through reading, the special needs for students with dyslexia should be separately

addressed. Dyslexia is considered a reading difficulty. Students with dyslexia may

have more difficulty in their L2 learning (Woolley, 2010). They should receive

effective instruction from culturally and linguistically sensitive teachers. Woolley

has suggested to include instruction partially in students’ L1 during assessment if

it is possible. Extra reading training should also be offered. More details are

described below.

d) Reading training: L2 reading should be challenging for not only the students with

dyslexia, but also other regular students. Teachers should therefore incorporate

appropriate and suitable pedagogical procedures for reading training. For example,

in order to read well, students should feel the prosody first, in other words, read

fluently (Vaugn & Bos, 2012, Ch8). I am sure it will help ESL learners a lot in

their reading skills, therefore we need to teach students metacognitive strategy,

such as reciprocal teaching (Palincsar, 1986) for reading comprehension in the

second language teaching environments.

e) Vocabulary differentiation exercises: Since students’ English levels vary in this

class, the from-the-ground-up teaching approach, teaching vocabulary and then

sentence patterns, may bore many students. Therefore, teachers can offer a variety

of information and questions to prompt students’ participation with up-to-date

relevant videos and photos as well as animated facial expression and body

language. However, in order to encourage every student to participate, the focus of

the activities is relatively simple, so the students with lower English levels do not

feel stressed, and the students with higher English levels will not feel bored

because of the various information and questions. Teachers can incorporate

technology, such as animated slide shows, students’ own experience and the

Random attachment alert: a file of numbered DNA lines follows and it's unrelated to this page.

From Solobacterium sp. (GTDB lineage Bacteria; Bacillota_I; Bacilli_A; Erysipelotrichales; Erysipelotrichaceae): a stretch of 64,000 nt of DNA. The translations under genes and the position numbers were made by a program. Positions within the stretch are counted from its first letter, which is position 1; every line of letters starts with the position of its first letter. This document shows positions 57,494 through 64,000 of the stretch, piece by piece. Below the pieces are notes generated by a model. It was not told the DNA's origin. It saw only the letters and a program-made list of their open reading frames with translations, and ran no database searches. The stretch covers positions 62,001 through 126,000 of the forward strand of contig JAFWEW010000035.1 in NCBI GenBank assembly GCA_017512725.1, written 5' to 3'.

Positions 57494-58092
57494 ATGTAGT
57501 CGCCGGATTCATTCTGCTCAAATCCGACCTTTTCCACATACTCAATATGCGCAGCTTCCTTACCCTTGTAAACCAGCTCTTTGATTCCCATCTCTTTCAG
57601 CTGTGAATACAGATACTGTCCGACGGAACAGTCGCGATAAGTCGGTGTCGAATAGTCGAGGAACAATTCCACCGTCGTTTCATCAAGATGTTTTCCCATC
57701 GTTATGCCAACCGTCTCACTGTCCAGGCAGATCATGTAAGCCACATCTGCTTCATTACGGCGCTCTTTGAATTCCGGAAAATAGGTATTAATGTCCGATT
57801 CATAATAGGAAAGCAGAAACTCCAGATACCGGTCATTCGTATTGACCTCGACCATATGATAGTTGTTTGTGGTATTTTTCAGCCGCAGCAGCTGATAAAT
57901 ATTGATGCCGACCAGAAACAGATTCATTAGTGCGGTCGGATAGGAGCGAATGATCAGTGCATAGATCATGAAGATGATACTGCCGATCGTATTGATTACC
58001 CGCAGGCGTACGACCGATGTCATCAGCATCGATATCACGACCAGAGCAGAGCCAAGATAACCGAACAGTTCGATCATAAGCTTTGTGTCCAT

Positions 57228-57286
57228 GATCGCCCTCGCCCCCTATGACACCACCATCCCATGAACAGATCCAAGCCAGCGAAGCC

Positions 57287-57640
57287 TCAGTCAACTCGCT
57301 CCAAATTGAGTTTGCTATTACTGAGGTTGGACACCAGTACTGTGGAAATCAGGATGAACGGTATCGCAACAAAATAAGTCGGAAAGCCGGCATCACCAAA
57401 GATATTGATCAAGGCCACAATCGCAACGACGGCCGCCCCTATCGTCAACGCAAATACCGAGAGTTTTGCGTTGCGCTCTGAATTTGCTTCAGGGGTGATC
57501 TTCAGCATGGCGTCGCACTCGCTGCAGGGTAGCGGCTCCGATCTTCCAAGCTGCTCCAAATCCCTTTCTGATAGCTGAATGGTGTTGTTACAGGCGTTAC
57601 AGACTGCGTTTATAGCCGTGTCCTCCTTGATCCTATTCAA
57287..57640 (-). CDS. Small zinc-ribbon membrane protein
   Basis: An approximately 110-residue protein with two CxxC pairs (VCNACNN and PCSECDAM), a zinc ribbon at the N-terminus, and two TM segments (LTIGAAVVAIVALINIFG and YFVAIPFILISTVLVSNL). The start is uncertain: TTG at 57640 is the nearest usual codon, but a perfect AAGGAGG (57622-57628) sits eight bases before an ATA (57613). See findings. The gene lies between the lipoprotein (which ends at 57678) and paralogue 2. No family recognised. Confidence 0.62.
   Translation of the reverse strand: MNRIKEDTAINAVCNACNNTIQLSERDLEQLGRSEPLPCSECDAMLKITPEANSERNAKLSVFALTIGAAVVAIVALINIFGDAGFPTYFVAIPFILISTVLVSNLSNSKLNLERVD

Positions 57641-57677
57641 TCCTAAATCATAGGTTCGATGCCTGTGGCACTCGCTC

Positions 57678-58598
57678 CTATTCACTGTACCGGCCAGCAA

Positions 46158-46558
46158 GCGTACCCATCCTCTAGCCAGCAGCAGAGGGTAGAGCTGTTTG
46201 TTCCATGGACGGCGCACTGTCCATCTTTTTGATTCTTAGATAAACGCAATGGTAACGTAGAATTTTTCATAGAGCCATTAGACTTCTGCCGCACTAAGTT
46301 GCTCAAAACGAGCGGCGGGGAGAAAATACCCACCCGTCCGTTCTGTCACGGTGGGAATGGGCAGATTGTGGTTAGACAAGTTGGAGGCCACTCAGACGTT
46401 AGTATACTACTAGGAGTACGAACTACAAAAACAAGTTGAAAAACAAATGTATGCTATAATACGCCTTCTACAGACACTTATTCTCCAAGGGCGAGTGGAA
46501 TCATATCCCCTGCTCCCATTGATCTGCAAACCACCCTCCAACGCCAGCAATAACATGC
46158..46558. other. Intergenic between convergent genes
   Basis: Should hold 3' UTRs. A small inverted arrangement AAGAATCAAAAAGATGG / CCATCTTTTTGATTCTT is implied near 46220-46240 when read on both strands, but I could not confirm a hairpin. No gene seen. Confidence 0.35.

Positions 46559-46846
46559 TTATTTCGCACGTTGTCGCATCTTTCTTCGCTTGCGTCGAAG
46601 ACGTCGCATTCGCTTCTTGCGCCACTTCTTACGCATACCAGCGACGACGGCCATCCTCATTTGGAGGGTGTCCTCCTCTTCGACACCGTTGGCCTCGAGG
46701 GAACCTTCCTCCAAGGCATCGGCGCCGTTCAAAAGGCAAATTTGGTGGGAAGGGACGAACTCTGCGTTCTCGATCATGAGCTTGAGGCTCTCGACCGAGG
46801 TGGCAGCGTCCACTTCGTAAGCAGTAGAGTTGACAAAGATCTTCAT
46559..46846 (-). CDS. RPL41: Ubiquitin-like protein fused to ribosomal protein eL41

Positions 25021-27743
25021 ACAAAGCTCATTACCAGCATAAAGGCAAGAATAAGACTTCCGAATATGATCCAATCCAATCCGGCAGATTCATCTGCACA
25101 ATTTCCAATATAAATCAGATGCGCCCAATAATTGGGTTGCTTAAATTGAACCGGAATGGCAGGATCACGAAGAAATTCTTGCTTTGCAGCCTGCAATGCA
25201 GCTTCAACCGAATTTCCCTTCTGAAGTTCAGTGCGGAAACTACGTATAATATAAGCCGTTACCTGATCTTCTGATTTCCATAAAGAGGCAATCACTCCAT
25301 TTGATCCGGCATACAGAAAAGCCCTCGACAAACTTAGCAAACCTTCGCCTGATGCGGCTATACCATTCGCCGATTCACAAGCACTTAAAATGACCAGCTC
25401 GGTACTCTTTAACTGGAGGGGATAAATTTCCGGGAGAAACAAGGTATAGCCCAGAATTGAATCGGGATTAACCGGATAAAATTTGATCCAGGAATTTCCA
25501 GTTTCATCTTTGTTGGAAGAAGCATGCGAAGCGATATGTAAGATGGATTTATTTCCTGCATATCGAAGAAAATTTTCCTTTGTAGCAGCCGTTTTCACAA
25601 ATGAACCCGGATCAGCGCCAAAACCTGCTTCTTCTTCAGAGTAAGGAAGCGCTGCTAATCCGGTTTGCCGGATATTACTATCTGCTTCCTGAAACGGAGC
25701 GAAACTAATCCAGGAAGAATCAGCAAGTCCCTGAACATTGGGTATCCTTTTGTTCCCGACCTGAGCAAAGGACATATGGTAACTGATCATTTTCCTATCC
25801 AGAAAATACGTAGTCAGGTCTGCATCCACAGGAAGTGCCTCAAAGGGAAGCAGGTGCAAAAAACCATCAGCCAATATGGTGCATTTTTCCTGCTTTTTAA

teacher’s own experience together with the learning objectives. Hands-on activities

can always come in handy. In the ‘Say and touch game’, for example, one of the

students in their seats calls out loud a name of a newly learnt vocabulary word,

another student goes and reads a sheet with words and numbers on it and then

clicks the right number on the board to reveal the word. Drawing during

explanation can also help students to build the imagery concept and lexical

expression. After students say the words, teachers should also repeat the words

many times, in order to give immediate feedback for students’ pronunciation and

to increase the repetitive rate of the words. Teacher should also repeatedly use

vocabulary in different forms and situations (listening, speaking and reading in

class, and writing as homework). Sufficient wait time and proper pause are also

crucial for students’ information digestion. They are also necessary for a big class,

so the information can be delivered appropriately.

f) Reading material selection: In order to make sure vocabulary repetition and

recycling happen, teachers should carefully select appropriate in-class and home

reading material to assure the focused vocabulary repetitively appears in students’

reading.

g) Exploring the bilingual instructions on the packages of products sold in Canada:

Among Lightbown’s ten generalizations (Lightbown & Spada, 1995),

interlanguage interests me the most. When we learn a language, whether an L1 or

L2, our minds or brains tend to categorize the input and build a language process

system (a ‘systematic interlanguage’). I was amazed by seeing my own children

learning their first language and undergoing a similar learning process as my own

second language learning. (It is difficult to compare my first language learning

with theirs, since it took place a long time ago.) The categorization helps us

understand the world and the language in this case. Before we accept or internalize

a piece of new information, it interacts with our old knowledge first and then finds

a suitable place in our minds or brains. This can therefore explain both the